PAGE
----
Formentera is the smallest of the Islands, hosting an abundance of white beaches with picture perfect clear waters. Not only does this small, but mighty, Island showcase everything and more holiday goers wish for in a relaxing holiday ,but also displays the rich Spanish his- tory well with three historic villages: Sant Francesc Xa- vier, Sant Ferran de ses Roque and El Pilar de la Mola. San Francesc is the capital of Formentera, with the island’s town hall located here.

The village boasts of its rich history with buildings and architecture displaying heart ache and history of the Island. A parish church oversees the village which once was a fortress in the 18th Century; The fortress was used to guard the island against the many pirate invasions that brought suffering to the island and its people. Step into the traditional Spanish culture as you ex- plore the villages ‘hippy’ stalls and craft market- delve into the interesting handmade jewellery and clothes made by locals to fully take in the precious culture felt by these people. To expand on the impressive history of the islands, take a trip to the Ethnological Museum where customs and traditions meet food and folklore- be trans- ported to past times as you make your way through the impressive museum.

Relaxing beach life is not for everyone: If sport and adventure is your thing then Forementera is the place for it. Es Pujols, a member of the Sant Francesc de Forementera municipality, is home to the largest tourist centre on the island. The main beach in the town is host to an array of water sport opportunities and the prom- enade in the centre of town makes for a perfect end to an exhilarating day due to the long list of eateries, cafes and nightclubs.

Menorca or Minorca is a packed cove full of natural anomalies and unique locations thanks to the islands di- verse natural state which is perfect for animals and wet- lands to thrive- completely different to any of the other islands within the Balearic Islands. UNESCO have also handed out multiple status’ for the island which range from Biosphere Reserves to Special Bird Protection Ar- eas which in itself speaks for the major role nature has played in producing this colourful island. Heading south on the island, you will be greeted by around 40 different ravines all of which are home to a collective 200 species of animal, with 26 being native to Minorca.Avid bird watchers will feel at home on this island where species such as the cormorant and the Cory’s shearwater ven- ture due to the impressive shrubs and greenery on show throughout the coastline. S’Albufera des Grau Nature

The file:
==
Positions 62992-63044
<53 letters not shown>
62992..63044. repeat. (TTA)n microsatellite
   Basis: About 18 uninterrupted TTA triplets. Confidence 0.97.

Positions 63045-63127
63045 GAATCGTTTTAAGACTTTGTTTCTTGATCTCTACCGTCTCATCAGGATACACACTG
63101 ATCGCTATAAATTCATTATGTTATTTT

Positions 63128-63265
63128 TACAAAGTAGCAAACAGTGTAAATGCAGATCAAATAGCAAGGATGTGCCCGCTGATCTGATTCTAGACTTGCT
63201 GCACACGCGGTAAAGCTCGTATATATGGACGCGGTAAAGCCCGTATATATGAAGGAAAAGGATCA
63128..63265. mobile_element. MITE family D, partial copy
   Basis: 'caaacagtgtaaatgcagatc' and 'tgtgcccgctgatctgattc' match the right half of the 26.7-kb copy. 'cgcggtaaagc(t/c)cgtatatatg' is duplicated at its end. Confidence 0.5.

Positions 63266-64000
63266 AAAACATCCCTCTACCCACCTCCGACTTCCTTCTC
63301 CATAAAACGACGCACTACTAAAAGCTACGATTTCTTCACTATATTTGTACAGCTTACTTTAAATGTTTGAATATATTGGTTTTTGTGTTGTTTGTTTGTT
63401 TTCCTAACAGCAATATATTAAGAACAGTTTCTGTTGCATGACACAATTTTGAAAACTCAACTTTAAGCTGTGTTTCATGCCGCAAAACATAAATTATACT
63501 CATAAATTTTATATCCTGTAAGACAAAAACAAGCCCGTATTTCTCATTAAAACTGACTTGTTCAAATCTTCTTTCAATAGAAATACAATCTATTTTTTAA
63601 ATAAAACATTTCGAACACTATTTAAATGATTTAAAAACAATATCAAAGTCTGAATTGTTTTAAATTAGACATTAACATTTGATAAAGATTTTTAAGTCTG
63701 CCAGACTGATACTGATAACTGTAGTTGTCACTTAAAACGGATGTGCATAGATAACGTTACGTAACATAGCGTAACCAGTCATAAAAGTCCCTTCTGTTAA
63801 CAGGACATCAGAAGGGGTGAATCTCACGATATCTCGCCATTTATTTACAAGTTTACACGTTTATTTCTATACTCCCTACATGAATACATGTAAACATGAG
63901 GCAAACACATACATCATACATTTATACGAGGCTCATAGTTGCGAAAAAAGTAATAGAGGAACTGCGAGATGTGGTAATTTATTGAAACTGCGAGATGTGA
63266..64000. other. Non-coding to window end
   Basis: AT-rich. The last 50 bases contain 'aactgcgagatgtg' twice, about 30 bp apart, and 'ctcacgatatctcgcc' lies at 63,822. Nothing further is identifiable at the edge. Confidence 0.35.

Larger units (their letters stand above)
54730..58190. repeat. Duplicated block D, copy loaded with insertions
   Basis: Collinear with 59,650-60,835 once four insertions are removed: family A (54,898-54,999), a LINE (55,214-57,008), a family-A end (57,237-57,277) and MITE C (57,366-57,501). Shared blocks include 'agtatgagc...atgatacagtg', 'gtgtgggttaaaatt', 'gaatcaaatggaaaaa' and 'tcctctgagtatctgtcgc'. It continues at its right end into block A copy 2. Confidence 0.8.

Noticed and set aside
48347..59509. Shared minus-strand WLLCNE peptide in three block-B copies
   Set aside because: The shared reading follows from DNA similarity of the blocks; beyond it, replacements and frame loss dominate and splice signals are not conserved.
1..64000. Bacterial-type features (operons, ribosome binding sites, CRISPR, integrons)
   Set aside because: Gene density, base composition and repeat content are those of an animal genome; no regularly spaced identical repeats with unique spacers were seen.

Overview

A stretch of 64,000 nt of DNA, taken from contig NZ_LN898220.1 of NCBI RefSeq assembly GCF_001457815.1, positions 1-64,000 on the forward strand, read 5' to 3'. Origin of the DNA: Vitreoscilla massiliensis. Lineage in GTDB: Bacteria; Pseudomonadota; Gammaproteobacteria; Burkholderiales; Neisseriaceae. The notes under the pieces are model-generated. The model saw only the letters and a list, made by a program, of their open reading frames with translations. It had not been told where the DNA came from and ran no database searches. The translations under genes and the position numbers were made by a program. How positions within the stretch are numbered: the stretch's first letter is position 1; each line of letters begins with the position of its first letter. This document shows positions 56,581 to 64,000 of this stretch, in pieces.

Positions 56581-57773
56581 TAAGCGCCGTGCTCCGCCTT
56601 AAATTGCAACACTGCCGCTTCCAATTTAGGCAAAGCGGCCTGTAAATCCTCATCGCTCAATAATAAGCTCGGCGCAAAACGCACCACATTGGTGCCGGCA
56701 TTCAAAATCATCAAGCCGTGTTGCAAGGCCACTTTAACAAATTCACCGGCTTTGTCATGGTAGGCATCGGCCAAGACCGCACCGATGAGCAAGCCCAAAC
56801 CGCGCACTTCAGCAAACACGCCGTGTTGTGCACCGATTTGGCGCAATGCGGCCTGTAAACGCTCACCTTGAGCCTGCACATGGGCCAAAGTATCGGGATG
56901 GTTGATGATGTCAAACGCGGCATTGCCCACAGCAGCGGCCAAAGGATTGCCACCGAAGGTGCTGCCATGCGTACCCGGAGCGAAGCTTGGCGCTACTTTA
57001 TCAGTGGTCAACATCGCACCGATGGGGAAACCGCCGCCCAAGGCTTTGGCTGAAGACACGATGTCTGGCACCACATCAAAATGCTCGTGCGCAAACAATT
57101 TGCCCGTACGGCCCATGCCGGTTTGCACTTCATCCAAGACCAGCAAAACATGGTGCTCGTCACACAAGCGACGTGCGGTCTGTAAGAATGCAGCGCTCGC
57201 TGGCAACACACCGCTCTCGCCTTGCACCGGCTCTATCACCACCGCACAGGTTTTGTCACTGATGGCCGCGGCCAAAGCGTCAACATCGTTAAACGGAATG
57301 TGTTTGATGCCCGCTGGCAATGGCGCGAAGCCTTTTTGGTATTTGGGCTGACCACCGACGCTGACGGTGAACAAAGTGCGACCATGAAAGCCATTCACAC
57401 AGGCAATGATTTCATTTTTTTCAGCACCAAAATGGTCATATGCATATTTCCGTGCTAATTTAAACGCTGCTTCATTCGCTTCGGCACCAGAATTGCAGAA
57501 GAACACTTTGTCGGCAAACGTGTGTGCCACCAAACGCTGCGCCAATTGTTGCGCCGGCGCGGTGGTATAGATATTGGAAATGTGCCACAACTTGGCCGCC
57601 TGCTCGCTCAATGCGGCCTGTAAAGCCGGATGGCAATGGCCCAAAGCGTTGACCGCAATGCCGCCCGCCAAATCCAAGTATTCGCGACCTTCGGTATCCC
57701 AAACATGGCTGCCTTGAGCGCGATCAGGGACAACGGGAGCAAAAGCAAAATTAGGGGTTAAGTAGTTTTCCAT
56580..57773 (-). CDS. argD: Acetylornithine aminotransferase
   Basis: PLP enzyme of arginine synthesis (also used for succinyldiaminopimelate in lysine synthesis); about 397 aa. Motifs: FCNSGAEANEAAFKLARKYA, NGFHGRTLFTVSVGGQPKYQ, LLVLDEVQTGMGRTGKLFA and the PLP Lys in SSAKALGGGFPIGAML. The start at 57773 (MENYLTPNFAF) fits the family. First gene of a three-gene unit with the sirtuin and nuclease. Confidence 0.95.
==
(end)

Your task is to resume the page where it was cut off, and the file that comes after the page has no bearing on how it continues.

Sept/Oct 2021 Travel News

Park, which is a Special Bird Protection Area within Menorca, is lined with blue lagoons, pools and caves due to the effects of marine erosion beneath the waters surface. The natural occurring event has created a maze of pockets throughout the 216 kilometres of coastline gracing Menorca thriving with sea daffodils, junipers and trees making it a hot spot of wildlife, hence the UNESCO status.the crystal clears waters also make the island a hub for scuba diving, fishing and wind surfing which can be found at any large port across the island.

Mahón is the capital of this small island and stands at 141 metres above sea-level making it the highest town in Menorca. The South-eastern city also boasts of a lavish historical background with many prehistoric sites still preserved and accessible to the public. Highly recommended, the Santa Maria Church and city hall are marvels to be wonder at; once, of course, you have made your way around the Georgian-style houses and the Menorca museum.

Found peacefully in the middle of this island is Fer- reries, an historic treasure blended with a mix of mod- ern and traditional wealth. A tale as old as time is told s you wander through this city where Spanish, Arab and roman design meld together. On top o mount Santa Agueda, the ruins of an old Arab castle is located next to almost hidden roman road. Deeper into the city is the church of Sant Bartomeu, ensuring there is some- thing for everyone throughout the city.

Away from the busy streets is a number of coves, beaches and pine woods to indulge in the quiet life as you explore the natural phenomenons of Menorca.

Majorca is the biggest island in the Balearics and is home to Palma, arguably the most well-known city on the Balearic Islands. The island is home to a wealth of mountains , coves and picturesque beaches and known inspiration for many writers and musicians, just like its counterparts in Ibiza.